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From: Michael Glassford (glassfordm_at_[hidden])
Date: 2004-07-06 07:36:49

Matthew Vogt wrote:

> Michael Glassford <glassfordm <at>> writes:
>>I agree. That's why I've so far only provided the Boost.Threads
>>read/write lock try_promote() and timed_promote() methods (though you
>>can, of course, get the latter to deadlock by using infinite times), and
>>no promote() method. You could make a promote() method that throws if it
>>can't promote, as you suggest below, but I don't like the idea much.
> Why don't you like the exception? I'll admit immediately to not having given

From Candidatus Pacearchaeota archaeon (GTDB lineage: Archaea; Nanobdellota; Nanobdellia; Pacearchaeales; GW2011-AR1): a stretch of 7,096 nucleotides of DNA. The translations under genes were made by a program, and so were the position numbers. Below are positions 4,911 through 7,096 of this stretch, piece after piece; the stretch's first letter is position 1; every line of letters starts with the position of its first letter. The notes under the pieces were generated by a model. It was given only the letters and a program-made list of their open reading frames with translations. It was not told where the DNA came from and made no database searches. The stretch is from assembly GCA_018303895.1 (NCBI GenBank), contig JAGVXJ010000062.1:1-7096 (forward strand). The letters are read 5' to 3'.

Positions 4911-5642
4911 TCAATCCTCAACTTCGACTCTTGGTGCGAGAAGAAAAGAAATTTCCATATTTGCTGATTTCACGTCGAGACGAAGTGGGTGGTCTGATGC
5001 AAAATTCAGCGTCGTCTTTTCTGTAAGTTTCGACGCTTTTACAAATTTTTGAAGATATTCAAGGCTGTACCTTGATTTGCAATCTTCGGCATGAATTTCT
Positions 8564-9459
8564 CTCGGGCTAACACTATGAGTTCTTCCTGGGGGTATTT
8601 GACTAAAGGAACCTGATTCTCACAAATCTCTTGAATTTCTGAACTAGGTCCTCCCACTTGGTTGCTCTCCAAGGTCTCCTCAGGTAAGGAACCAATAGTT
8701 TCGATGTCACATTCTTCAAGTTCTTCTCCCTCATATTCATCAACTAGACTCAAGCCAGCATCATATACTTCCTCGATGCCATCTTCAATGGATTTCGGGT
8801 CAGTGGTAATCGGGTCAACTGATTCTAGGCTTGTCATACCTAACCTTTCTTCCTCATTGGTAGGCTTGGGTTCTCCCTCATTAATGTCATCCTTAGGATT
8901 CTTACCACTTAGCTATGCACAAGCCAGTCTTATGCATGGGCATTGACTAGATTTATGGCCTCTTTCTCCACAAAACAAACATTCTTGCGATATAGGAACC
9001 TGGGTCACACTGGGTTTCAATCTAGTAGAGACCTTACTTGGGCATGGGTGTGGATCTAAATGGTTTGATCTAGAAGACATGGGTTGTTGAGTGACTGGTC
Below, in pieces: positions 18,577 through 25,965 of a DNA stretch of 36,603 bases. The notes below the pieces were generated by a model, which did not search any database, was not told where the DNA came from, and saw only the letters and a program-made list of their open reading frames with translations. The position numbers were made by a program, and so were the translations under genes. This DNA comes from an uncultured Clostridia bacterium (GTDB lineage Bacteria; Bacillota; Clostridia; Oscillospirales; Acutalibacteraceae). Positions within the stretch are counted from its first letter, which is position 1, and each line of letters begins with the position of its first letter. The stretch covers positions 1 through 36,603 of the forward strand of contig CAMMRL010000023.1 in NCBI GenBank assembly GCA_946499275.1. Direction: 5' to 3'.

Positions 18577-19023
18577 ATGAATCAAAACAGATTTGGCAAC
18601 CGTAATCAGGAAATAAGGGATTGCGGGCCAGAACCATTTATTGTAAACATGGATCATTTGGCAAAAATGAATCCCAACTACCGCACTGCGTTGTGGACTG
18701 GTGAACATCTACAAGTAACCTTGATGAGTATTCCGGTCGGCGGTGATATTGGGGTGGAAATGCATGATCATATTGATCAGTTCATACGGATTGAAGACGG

> this much thought, but the exception seems appropriate to a coding pattern
> based on RAII, since it gives simple control flow back to a user-chosen
> failure handling point, freeing any previously taken locks.

To me, it just feels like the wrong way to be notified that a lock
promotion failed so you have to do something else--a try_promote() seems
much better for this. However, if people really wanted a throwing
promote(), I'd add it.

> ALso, boost.thread already defines the lock_error exception for lock failure.

Yes, it does. Currently it's used for cases where you try to perform an
operation that is invalid for the current state of the lock (e.g.
unlocking a lock that isn't locked and vice versa, the threading API
returns an error when you try to lock a mutex, etc.). Since trying to
promote a read-lock isn't really invalid, throwing a lock_error would be
an extension of its current meaning; but if that were really a problem,
a new exception could be defined, of course.


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